Lewannick (Lanwennock, Lannwenek, Lawaneck, Lewanecke, Lawannick) is situated approximately five miles southwest of Launceston. The civil parish has a population of 884, increasing to 973 at the 2011 census. The parish is within the Deanery and Hundred of East. It is bounded on the north by Trewen and South Petherwin, on the east by Lezant, on the south by North Hill and on the west by Altarnun. The parish church is dedicated to St Martin.
Evidence of early medieval habitation at Lewannick is in the form of two inscribed pillar stones, each having text in both Latin and ogham characters; on the basis of the ogham text, these stones have been dated as having been inscribed between the fifth and sixth centuries. One is located in the village churchyard, and was dedicated to a “Ingenuus”; the other has been moved inside to the church nave, and both texts mention an “Ulcagnus”. The Domesday Book, completed in 1086, mentions settlements within the Parish at Trelaske, Trewanta, Trevell and Polyphant (the Polefans and Polofant of the Domeday Book. Was held by Uluric in the Confessor’s days).
The principal villages in this parish, besides the church town, are Hicks Mill (Hix-Mill), Polyphant (Pollyfont), Plusha (Plashes Cross), Trenhorne, and Trevadlock. Hix-Mill can only be reckoned as partly in this parish; the only part which it can claim, lying on the west side of the bridge. On the eastern side the north part is in Trewen, and the southern in South Petherwin ; so that this small village lies in three parishes. At Polyphant there is a famous freestone quarry, which seems to have been well known to our Saxon ancestors, as the greater part of the semicircular arches with Saxon mouldings now to be found in the eastern part of Cornwall, appear to have been formed of this stone. The doorway at the White Hart Inn, in Launceston; the new house at Trebursey in South Petherwin ; and the Duke of Bedford’s house
in Milton Abbot parish in Devon, appear to be indebted to the stone of this almost inexhaustible quarry. On the barton of Trelaske there was formerly a manganese mine, from which a small quantity of this semi-metal was raised. It had a regular lode about ten fathoms from the surface ; but this was not a success and the mine was soon closed and abandoned. The little river Inney which falls into the Tamar at a place called Innysfoot, flows through the north and east of this parish, and the Lynher runs through it in the south and west.
A new turnpike road was cut from Five Lanes, by Two Bridges, to Holloway-cross gate, avoiding the dangerous hills by Hicks’ s mill in the 1840’s. The flood on the 8th July,1847, swept away part of Two Bridges, and interrupted the communication later that year, when a new bridge was finished.
The manor of Trelaske belonged to the Upton family prior to the Reformation; but in the reign of Henry VIII. it was carried by co-heiresses to two brothers of the Lower family. Thomas Lower, Esq. who died in 1703, sold his moiety of the manor and the barton connected with it, to John Addis, Esq. whose son in 1720 purchased the other moiety of William Plowden and some others, into whose hands it had fallen. In 1741 William Addis, Esq. bequeathed the whole of this property to Nicholas Swete Archer, great uncle of Samuel Archer, Esq.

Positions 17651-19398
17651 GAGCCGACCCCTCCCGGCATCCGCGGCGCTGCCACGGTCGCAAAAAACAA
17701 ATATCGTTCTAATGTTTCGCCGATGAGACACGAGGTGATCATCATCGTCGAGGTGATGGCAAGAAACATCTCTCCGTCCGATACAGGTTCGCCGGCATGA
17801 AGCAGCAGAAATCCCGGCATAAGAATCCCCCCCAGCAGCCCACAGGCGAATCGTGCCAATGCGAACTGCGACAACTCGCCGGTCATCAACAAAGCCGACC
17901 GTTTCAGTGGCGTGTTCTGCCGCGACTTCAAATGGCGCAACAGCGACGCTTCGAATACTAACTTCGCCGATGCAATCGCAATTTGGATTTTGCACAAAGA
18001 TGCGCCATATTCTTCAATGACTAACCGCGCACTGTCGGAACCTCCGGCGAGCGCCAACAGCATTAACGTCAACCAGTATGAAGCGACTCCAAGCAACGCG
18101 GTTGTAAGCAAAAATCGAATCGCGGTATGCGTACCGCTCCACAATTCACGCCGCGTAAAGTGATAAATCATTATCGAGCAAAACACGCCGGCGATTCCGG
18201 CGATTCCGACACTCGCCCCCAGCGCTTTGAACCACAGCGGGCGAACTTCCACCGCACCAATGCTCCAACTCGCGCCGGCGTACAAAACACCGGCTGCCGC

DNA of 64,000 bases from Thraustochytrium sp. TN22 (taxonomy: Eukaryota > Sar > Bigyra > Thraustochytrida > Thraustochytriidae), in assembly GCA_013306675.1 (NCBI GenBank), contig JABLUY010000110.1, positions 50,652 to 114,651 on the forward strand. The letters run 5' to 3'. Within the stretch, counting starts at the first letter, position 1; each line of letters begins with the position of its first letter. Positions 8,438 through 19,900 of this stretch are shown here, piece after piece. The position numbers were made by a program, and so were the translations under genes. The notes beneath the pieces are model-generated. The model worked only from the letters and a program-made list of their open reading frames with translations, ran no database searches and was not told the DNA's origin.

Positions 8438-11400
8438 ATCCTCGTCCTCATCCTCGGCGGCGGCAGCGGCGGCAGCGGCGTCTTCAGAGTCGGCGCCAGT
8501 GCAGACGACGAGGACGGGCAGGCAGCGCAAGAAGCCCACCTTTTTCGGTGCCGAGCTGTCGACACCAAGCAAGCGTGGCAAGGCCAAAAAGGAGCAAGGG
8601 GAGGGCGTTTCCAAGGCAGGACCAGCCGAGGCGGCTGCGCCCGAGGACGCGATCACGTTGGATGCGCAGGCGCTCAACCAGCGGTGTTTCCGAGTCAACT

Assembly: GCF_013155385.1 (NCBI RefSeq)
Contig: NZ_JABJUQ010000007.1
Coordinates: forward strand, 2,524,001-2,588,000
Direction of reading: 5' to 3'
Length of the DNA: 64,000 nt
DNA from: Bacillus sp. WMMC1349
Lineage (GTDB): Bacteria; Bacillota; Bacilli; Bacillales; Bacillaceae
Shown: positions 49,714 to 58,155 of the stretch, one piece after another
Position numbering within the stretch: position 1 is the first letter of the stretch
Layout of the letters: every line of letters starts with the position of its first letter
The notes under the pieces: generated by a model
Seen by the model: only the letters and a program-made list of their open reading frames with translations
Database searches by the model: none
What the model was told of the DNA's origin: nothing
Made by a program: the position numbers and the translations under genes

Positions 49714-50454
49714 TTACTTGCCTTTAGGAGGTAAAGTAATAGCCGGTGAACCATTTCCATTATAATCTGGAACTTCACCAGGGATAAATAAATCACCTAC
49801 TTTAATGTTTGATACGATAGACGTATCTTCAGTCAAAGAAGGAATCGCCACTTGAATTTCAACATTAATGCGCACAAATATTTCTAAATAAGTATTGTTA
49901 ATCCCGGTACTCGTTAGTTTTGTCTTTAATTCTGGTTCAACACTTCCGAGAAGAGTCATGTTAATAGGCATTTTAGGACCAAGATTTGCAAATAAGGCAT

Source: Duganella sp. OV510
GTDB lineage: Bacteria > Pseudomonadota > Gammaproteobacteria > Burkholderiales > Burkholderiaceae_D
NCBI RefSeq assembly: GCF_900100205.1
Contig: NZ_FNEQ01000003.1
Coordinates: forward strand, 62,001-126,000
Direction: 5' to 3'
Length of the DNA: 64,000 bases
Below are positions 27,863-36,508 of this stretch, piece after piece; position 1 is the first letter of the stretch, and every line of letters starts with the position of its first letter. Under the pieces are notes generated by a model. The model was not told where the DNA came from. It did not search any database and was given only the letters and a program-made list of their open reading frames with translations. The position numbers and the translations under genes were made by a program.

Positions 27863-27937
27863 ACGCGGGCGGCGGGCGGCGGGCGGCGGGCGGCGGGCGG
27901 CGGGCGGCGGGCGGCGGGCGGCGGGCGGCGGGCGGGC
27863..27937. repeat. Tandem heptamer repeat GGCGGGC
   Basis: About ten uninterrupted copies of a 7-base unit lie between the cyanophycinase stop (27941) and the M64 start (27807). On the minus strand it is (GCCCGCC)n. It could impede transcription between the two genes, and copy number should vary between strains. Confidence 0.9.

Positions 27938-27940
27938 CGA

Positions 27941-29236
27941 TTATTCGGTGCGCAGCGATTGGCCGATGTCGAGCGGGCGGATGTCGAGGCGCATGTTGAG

The manor of Tinney Hall belonged in the latter part of the seventeenth century, to Mrs. Dorothy Beaumont, who bequeathed it to her nephew John Speccot, Esq. of Penheale, by whom it was devised to Thomas Long, Esq. Who died about the year 1730, when it became the subject of expensive litigation. The decision was finally in favour of the Rev. Charles Sweet, of Kentisbury in Devonshire, who married Mr. L0ng’s daughter.
The Church is a building of local freestone in the Perpendicular style, consisting of chancel, nave of five bays, aisles, north and south porches and an embattled western tower of pinnacles containing 6 bells, cast in 1767 and recast after the 1890 fire which destroyed the Church. The fire took hold on the 11th of Janaury and was caused by a defective stove pipe. The stove had been lit at mid-day on the Saturday by the sexton, James Barber, for the purpose of warming the building for the usual Sunday service. Mrs. Wild, who lived opposite the Church, awoke at one o’clock on the Sunday morning to see the Church alight and immediatley raised the alarm, first arousing Isaac Dawe, coachman in the employ of the vicar (the Rev. C. H. Archer) and his two sons. The vicar and churchwardens (Messrs. R. Lukey and Reed) and the whole village were soon arounsed, and effort were at once made with the limited means at their disposal, to quell the flames with no avail. Issac Dawe made haste for Launceston where he summoned the Launceston volunteer fire brigade at 2:15 a.m. and with Lieut. Hayman in command were soon on the scene. By now the fire had already destroyed much of the building although the belfry was still intact. The brigade were soon hampered by the lack of a good supply of water and the fire gradually spread to the belfry, catching the ropes, and reaching the first of the three floors of the tower. The whole of the interior of the tower was soon ablaze and the bells fell to the floor. Although the monuments on the north side were not so damaged, those on the south, owing to the wind direction, were completely destroyed. The four carved and moulded freestone columns on the south side of the Church, dating back to 1540, were damaged beyond repair.